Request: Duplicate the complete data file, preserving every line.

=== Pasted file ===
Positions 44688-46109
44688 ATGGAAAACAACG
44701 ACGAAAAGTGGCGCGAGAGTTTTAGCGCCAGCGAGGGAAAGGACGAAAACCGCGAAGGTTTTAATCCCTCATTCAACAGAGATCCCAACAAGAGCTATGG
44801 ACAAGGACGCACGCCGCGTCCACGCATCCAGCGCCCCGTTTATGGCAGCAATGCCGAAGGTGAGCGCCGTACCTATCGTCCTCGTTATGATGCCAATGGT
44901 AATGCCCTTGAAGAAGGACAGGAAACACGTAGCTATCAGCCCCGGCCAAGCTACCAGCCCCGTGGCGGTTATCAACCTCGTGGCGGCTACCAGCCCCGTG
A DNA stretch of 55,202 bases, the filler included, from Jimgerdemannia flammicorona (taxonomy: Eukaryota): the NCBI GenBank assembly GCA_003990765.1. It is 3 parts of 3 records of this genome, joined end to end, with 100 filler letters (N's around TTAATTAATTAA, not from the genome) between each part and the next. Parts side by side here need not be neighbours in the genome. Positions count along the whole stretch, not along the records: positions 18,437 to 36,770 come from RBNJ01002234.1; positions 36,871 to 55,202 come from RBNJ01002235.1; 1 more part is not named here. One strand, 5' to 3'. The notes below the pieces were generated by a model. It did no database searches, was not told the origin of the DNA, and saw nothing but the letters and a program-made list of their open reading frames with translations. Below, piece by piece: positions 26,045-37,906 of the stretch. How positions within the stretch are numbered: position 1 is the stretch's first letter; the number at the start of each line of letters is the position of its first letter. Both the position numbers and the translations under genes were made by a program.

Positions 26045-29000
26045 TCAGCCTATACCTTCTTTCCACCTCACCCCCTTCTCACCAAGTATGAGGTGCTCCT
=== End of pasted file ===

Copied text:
Positions 44688-46109
44688 ATGGAAAACAACG
44701 ACGAAAAGTGGCGCGAGAGTTTTAGCGCCAGCGAGGGAAAGGACGAAAACCGCGAAGGTTTTAATCCCTCATTCAACAGAGATCCCAACAAGAGCTATGG
44801 ACAAGGACGCACGCCGCGTCCACGCATCCAGCGCCCCGTTTATGGCAGCAATGCCGAAGGTGAGCGCCGTACCTATCGTCCTCGTTATGATGCCAATGGT
44901 AATGCCCTTGAAGAAGGACAGGAAACACGTAGCTATCAGCCCCGGCCAAGCTACCAGCCCCGTGGCGGTTATCAACCTCGTGGCGGCTACCAGCCCCGTG
A DNA stretch of 55,202 bases, the filler included, from Jimgerdemannia flammicorona (taxonomy: Eukaryota): the NCBI GenBank assembly GCA_003990765.1. It is 3 parts of 3 records of this genome, joined end to end, with 100 filler letters (N's around TTAATTAATTAA, not from the genome) between each part and the next. Parts side by side here need not be neighbours in the genome. Positions count along the whole stretch, not along the records: positions 18,437 to 36,770 come from RBNJ01002234.1; positions 36,871 to 55,202 come from RBNJ01002235.1; 1 more part is not named here. One strand, 5' to 3'. The notes below the pieces were generated by a model. It did no database searches, was not told the origin of the DNA, and saw nothing but the letters and a program-made list of their open reading frames with translations. Below, piece by piece: positions 26,045-37,906 of the stretch. How positions within the stretch are numbered: position 1 is the stretch's first letter; the number at the start of each line of letters is the position of its first letter. Both the position numbers and the translations under genes were made by a program.

Positions 26045-29000
26045 TCAGCCTATACCTTCTTTCCACCTCACCCCCTTCTCACCAAGTATGAGGTGCTCCT